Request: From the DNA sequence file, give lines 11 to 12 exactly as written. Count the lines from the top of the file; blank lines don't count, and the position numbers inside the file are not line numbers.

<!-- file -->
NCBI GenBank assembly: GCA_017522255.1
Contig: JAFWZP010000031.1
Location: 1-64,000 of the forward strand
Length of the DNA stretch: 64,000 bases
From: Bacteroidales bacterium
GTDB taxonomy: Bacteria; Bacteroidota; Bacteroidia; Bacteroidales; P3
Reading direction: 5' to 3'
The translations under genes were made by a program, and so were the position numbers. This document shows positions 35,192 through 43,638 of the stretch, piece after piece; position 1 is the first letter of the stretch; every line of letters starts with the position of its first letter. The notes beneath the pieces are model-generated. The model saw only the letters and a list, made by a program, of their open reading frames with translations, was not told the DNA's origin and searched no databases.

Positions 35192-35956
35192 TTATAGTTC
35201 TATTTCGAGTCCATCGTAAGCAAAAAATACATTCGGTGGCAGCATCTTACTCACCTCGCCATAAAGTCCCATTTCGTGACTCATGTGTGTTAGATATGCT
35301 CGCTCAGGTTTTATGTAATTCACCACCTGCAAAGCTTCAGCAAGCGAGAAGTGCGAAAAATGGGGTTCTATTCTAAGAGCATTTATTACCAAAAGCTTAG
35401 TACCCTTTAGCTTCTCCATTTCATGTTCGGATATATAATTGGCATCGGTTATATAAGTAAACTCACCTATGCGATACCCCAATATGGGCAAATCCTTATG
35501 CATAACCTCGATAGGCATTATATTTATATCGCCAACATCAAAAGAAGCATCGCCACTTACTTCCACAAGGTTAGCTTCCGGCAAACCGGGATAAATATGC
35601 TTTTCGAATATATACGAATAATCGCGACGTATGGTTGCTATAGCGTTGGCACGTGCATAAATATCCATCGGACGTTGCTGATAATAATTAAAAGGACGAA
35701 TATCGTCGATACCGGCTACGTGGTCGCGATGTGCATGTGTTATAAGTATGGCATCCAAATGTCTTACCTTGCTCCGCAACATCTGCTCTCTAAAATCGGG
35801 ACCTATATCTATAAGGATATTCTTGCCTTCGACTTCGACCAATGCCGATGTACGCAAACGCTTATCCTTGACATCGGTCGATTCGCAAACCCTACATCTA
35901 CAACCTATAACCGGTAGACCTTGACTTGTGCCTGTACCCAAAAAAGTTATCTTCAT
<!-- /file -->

35201 TATTTCGAGTCCATCGTAAGCAAAAAATACATTCGGTGGCAGCATCTTACTCACCTCGCCATAAAGTCCCATTTCGTGACTCATGTGTGTTAGATATGCT
35301 CGCTCAGGTTTTATGTAATTCACCACCTGCAAAGCTTCAGCAAGCGAGAAGTGCGAAAAATGGGGTTCTATTCTAAGAGCATTTATTACCAAAAGCTTAG